The company said in a press release that it had rapid growth in 2014 and expected more of the same in the future, with the company’s life science business taking off.
Quinlan previously worked at Technicote, an Ohio based labelling company, and Esko, a Bensalem, Pennsylvania-based packaging company.
#b#New in Town#/b#
Brodegaard & Associates, 4390 Route 1, Suite 208, Princeton 08540; 732-400-5300; www.brodegaardlaw.com.
Brodegaard & Associates, a New York-based law firm, has opened an office on Route 1.
Dedicated Senior Advisors (DSA), 3560 Quakerbridge Road, Trenton 08619; 609-588-8704. www.dedicatedsenioradvisors.com.
Dedicated Seniors Advisors has moved from 3673 Quakerbridge Road. The company, whose main office is at 707 Alexander Road, is an independent financial services firm specializing in retirement income planning and long-term care crisis/asset protection planning.
ELITech Group, 707 Alexander Road, Suite 208, Princeton 08540; 609-275-0274; Chandan Chakrabarti, recruiter. www.elitechinc.com.
Tech recruiting firm Elitech has moved from 101 College Road to shared office space on Alexander Road.
Gear 3 Technologies LLC, 31 Airpark Road, Suite 2-1, Princeton 08540; 609-252-1155; fax, 609-252-9660. Bill Mavracic, CEO. www.gear3.com.
Gear3 Technologies, an IT services company, has moved from 600 Alexander Road to 31 Airpark Road. The company provides server hosting, data backup, and other IT services.
MP Engineers, 3700 Route 27, Suite 101, Kingston; 732-274-1400; fax, 866-923-3693. Anjali Shah, assistant manager. www.mpengs.com.
MP Engineers, a construction management firm, has moved from Jefferson Plaza to 3700 Route 27 in Kingston. The firm, headquartered in New York, has done many projects in the city and New Jersey, including an inspection of the Lincoln Tunnel.
Telesto Group LLC, 1 North Johnston Avenue, Suite 116, Hamilton 08609; 609-375-2748; fax, 609-375-2001. Soren Hastrup, CEO. www.telestogroup.com.
Computer consulting firm Telesto Group has moved from State Road to North Johnston Avenue in Hamilton.
F-Squared Investments, 100 Princeton South, Ewing.
F-Squared Investments, an investment management company, has left its office in the Princeton South Corporate Center.
The company reportedly declared bankruptcy this summer. Last December, F-Squared agreed to pay a $35 million settlement to the SEC, which accused the firm of making false claims about the performance of its AlphaSector index.
According to news reports, the settlement was the beginning of a flood of lawsuits for the company including one by a former executive, most of them alleging misrepresentation of its $28.5 billion AlphaSector strategy.
According to the SEC settlement, the AlphaSector strategy was supposed to use “sector rotation” to invest in nine different Exchange Traded Funds based on “signals” that indicated whether to buy or sell the different funds. Starting in 2008, F-Squared advertised that the strategy had been used successfully to manage money since 2001. However, the SEC alleged that the performance since 2001 had been hypothetical and “back-tested.” In other words, the company had created a formula that would have hypothetically worked if it had been applied in the past, but which had not been used in real investing before.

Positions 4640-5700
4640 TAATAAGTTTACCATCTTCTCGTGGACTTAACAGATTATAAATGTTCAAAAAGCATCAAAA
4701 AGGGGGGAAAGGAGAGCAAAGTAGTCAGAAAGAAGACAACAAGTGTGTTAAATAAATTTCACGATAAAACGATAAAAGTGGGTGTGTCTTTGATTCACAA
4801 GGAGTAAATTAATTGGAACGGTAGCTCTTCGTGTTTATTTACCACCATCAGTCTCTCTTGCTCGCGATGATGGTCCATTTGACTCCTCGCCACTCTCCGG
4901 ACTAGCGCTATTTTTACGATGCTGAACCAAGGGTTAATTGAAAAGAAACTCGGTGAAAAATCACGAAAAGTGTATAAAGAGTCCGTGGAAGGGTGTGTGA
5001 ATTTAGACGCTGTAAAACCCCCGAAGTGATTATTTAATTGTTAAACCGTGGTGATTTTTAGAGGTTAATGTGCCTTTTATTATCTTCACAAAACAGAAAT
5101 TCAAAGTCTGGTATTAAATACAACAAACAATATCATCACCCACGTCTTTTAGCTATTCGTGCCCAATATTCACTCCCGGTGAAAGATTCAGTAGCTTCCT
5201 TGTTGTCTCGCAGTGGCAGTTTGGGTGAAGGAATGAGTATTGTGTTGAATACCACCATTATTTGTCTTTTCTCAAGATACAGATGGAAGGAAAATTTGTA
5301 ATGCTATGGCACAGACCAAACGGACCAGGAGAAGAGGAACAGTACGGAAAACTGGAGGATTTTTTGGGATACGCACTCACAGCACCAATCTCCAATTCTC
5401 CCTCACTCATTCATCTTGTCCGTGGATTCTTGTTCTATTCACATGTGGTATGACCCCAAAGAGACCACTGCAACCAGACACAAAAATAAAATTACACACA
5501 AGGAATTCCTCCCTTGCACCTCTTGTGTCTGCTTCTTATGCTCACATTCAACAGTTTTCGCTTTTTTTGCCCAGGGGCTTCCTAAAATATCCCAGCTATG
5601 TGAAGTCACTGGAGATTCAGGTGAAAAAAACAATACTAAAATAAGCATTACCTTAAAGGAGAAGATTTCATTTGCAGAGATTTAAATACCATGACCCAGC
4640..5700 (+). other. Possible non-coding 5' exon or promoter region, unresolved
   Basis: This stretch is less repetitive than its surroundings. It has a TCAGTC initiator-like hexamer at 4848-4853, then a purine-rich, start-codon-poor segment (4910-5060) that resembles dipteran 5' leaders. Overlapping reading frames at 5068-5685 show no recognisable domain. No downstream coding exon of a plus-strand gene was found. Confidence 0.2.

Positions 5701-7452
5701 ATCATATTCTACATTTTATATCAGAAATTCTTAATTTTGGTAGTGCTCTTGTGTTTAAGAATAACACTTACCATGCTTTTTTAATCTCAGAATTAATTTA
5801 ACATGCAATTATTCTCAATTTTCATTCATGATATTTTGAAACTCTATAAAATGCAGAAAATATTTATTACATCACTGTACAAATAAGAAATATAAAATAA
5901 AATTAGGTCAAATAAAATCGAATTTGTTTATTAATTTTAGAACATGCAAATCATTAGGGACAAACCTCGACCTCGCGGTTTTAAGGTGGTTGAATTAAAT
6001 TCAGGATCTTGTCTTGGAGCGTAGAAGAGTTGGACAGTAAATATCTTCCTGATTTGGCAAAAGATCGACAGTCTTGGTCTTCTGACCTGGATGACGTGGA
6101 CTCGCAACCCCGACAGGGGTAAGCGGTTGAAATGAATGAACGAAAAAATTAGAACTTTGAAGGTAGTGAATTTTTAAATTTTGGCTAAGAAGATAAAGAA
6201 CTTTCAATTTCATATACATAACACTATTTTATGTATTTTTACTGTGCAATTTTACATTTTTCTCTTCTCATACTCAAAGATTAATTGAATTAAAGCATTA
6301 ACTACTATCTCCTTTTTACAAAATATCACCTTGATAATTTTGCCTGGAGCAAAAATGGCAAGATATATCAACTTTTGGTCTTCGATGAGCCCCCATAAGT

The company never used a sector rotation strategy as advertised, the SEC said, calling the trades were ad hoc, client-by-client, non-discretionary, and not uniform across clients.
The SEC said the company traded the ETFs that form the basis of AlphaSector only infrequently, and it did not trade some of the ETFs at all. To the extent that one of the firm’s private wealth advisors attempted to use moving average data to make trades, the trades were not consistent with the trend data F-Squared used to create AlphaSector’s performance, the SEC said.
Compass Healthcare Marketers, 200 American Metro Boulevard, Hamilton.
Compass Healthcare Marketers, an ad agency focused on pharmaceuticals, has closed its American Metro Boulevard office. The 35-person firm had been on the Inc. 5000 list of fastest-growing companies for the past five years. (U.S. 1, May 28, 2014.) Company founder Peter Nalen wrote in an E-mail that the company is out of business.
Marsh USA Inc., 1060 State Road, Princeton.
Marsh USA, a global construction consulting firm, has left its State Road office. Its listed phone number was disconnected.
Eleanor W. Angoff, 91, on October 27. Angoff was a trustee of Princeton Community Housing and spearheaded the campaign for senior housing in Princeton.
James Peter Costello, 27, on October 31. He worked for Tri State Paint. Services will be Thursday, November 5, at 7 p.m. at the Brenna Funeral Home, 340 Hamilton Avenue, Trenton.
William J. Brennan Jr., 70, on October 30. He was deputy director of the division of risk management in the state Department of the Treasury.
Sheila Bloom Engelbach, 72, on October 27. She taught English in Ewing public schools and after retirement was a consultant for the state of New Jersey.
Arnold M. Gordon, 87, on October 27. He was a dentist and president of the Greenacres Country Club.
Cynthia Ann Krempke, 67, on October 29. She worked at St. Francis Hospital in Trenton and later was a home care pediatric nurse.
Deborah Marks Lake, 43, on October 25. She worked at Johnson & Johnson for 21 years and was director of health care compliance at Janssen Pharmaceutical. Marks was also an all-state soccer and softball player at Ewing High School and later a youth sports coach.
Donald Lewis, 85, on October 26. He worked at Acme and was a member of the Lewis Fishery in Lambertville, where he continued a family tradition, begun in 1888, of netting shad in the Delaware River — an activity that led to the annual Lambertville Shad Festival.